For many preppers out there, religion is one of the founding steps of emergency preparedness as visions of world cataclysms and end-of-days prophecies are often the trigger elements that encourage people to prepare.
Many references in scripture suggest being prepared for a disaster, and it’s seen as an act of faith and a certain level of obedience to God’s judgment. In fact, as the bible tells us, Noah was commanded by God to build the Ark to save humanity, but also the animal kingdom. This is one instance and perhaps the earliest account of prepping many people have learned about.
Faith-based emergency preparedness is a major component in our country today, but also in many nations throughout the world. One such religion with faith-based preparedness connections is the Mormons.
Preparedness as a principle of life
For many years, members of the Mormon Church have been taught and counseled how to be prepared for adversity as a means to scatter fear in both the spiritual and historical realm. They see preparedness as a way to gain freedom from fear and live life in harmony.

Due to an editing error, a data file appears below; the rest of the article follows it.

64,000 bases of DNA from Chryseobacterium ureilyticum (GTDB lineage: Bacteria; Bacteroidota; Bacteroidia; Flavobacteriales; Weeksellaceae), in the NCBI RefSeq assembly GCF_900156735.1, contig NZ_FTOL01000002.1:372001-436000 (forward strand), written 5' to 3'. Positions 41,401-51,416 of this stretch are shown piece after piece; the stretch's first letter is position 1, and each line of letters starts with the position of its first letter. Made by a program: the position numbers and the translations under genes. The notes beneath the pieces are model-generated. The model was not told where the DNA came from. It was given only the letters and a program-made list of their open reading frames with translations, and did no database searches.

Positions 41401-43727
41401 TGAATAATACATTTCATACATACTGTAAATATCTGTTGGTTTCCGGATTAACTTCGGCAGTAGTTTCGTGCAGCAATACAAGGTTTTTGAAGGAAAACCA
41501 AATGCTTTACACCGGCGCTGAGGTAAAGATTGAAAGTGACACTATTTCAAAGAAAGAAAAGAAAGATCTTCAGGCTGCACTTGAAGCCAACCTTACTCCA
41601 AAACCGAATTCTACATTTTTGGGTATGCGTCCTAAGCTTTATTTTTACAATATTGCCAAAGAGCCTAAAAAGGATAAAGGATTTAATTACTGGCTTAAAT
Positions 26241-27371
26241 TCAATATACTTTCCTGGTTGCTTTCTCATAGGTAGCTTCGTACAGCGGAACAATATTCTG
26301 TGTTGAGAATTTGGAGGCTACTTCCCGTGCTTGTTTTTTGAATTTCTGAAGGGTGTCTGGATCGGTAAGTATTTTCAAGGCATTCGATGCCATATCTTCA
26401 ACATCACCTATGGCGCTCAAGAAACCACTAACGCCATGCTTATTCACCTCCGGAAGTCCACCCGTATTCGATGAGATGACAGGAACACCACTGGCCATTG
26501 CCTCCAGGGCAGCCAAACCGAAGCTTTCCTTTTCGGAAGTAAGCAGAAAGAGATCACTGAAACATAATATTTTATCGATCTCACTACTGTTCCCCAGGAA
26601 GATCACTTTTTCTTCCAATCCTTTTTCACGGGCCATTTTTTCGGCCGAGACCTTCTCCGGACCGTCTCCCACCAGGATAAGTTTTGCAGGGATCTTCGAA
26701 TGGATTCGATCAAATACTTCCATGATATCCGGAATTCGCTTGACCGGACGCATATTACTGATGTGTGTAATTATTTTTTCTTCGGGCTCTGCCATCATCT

Their teachings are highly structured, and they seek to help each family in their congregations to obtain a level of self-reliance that would help them survive in times of adversity. In fact, this is something unknown by the general public, and I found out more about their preparedness ways after reading the book “Lights Out” by Ted Koppel.
Ted states in his book: “No group of comparable size comes close to matching the scale and organizational discipline of the Mormons’ efforts to prepare for whatever catastrophe may come.” And after reading the book, I decided to write this article because there are many in the preparedness world that can learn from them.
In fact, after researching this topic further, I believe there are ten key lessons derived from their faith-based preparedness that everyone should learn.
1. The wise man prepares, while the fool suffers
The Mormons believe their spiritual duty is to provide for themselves and their family. They say a wise many will prepare for the future, while the fool will go blindly through life, suffering the consequences of his procrastinations.
“Be thou prepared, and prepare for thyself, thou, and all thy company that are assembled unto thee, and be thou a guard unto them” (Ezekiel 38:7)